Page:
The buses run 24 hours all over the city. We only took one once as part of a tour, because you either need a lot of coins with four of us (hard to find, which rumour has it is because they are worth more melted down than as a coin, so certain people hoard, melt and have more money as a consequence) or a subte card, which is also hard to find and recharge with more money - a lot of work to just ride the bus for a bit of fun. And who doesn't like a bus that is decorated. I wish I'd gotten a better photo of a the outside of the bus. The one I have is too blurry to be decent. 

13.    The protests are frequent and interesting. A large group of people with signs, maybe some sort of drumming or music, and a megaphone can block off part of a street, and people seem to just carry on and work around the inconvenience and disruption. Unions wield enormous power since they can easily shut down the city on seemingly a moment's notice.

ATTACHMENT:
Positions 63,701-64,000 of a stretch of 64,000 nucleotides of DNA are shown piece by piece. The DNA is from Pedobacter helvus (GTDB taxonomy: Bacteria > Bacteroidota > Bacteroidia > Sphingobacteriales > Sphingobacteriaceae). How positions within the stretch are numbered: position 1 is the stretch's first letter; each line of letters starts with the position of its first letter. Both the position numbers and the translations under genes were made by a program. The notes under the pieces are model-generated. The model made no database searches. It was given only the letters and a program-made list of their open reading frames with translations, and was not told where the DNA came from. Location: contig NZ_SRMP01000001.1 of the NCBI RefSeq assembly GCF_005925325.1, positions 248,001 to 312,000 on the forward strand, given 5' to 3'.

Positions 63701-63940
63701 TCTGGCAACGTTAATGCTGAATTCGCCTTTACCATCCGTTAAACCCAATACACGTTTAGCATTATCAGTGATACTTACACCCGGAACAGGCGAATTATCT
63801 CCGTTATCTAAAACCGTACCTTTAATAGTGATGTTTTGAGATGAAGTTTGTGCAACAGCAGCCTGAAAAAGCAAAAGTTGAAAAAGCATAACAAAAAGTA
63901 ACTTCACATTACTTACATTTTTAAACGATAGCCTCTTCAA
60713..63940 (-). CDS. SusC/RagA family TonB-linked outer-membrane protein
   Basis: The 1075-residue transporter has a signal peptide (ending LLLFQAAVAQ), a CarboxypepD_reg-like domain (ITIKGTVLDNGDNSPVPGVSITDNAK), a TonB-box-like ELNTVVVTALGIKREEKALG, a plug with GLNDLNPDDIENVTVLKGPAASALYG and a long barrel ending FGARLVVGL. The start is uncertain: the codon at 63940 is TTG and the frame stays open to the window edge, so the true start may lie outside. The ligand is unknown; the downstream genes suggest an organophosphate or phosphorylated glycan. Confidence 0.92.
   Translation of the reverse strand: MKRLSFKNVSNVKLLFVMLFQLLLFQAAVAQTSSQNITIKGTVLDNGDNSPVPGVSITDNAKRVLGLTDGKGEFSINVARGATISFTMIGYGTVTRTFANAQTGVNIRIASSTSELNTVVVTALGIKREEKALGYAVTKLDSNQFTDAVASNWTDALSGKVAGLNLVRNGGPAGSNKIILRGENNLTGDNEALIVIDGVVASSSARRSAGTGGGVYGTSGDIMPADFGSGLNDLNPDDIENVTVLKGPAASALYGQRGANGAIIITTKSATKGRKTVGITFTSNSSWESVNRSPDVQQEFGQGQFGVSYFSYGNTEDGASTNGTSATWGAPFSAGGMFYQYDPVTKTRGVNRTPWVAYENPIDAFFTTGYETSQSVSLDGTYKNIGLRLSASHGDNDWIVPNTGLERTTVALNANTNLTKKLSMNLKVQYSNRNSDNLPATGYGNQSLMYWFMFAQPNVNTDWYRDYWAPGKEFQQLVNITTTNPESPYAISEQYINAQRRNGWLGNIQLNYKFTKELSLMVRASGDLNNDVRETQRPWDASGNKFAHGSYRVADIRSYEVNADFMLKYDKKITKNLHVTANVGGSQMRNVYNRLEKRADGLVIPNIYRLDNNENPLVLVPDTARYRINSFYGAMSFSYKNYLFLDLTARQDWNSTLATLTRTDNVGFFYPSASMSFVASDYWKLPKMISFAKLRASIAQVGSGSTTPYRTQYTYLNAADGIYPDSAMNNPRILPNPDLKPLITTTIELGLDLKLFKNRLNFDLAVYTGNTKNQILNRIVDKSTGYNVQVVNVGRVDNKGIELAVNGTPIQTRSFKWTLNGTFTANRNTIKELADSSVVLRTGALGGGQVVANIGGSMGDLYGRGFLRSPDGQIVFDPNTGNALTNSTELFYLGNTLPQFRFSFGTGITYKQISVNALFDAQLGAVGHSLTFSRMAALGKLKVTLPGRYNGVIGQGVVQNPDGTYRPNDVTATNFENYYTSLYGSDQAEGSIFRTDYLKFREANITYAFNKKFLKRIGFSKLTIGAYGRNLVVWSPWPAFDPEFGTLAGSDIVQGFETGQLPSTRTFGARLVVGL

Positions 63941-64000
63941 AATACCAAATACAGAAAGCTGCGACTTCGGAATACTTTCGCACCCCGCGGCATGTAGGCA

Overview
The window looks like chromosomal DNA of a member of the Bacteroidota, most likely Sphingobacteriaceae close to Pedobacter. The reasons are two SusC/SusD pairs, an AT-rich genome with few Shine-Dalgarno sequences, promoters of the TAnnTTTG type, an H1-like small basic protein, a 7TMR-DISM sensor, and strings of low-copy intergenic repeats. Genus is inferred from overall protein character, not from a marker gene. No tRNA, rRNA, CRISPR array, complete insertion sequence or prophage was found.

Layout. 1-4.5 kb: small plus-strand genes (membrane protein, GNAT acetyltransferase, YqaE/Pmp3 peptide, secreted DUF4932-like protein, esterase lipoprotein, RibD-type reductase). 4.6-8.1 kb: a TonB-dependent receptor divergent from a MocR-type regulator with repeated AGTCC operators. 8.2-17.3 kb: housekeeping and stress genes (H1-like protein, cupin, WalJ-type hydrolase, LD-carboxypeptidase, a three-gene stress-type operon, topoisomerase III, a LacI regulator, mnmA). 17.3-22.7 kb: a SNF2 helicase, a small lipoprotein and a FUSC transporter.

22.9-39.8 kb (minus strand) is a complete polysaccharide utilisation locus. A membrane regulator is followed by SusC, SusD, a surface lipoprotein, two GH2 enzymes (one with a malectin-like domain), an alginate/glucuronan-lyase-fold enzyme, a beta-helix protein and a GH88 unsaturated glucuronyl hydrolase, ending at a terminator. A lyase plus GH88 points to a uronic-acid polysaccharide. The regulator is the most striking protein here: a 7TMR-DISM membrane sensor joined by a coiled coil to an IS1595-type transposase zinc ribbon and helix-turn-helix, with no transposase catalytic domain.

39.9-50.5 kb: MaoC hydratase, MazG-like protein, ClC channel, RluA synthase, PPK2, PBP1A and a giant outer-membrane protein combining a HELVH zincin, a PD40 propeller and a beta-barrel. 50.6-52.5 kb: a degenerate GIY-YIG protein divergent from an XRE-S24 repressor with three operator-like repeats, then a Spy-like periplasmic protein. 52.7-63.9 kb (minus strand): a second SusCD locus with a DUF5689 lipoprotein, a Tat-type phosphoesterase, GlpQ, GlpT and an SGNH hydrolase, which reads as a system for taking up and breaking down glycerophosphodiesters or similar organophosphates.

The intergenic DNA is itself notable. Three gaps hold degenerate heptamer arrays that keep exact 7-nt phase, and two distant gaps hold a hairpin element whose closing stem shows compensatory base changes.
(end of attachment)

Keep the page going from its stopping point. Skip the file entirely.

14.     As great as the country is to visit, I would find it hard living here. In my lifetime, the country has had a military dictatorship under which thousands of people disappeared during the dirty war, seen the collapse of its economy in the early 90s and the devaluation of the peso that wiped out the savings of many and hit the middle class mighty hard.  

It now has an inflation rate of about 40% with this crazy, illegal but mostly ignored blue dollar exchange market so that the Argentines have a way to exchange pesos for dollars - or my case, get a better exchange rate for my dollars. See my post here about the blue market. It would be hard work to stay on top of things and be cagey enough to protect your life savings.

In addition to these woes, the political system is corrupt where the quest for power and siding with power prevails over any type of ideology. 

However, I don't need to live there to enjoy the country and the people. In fact, I almost feel that they need my tourist dollar and support. Not that I'm any great stabilizing force, but every little bit helps. Guess I'll just have to get back someday soon.






1 comment:

  1. Wow! Your trip sounds absolutely amazing. What a treasure that you're documenting it so wonderfully on the blog. I really enjoy reading about your experiences!
    Barbara

    ReplyDelete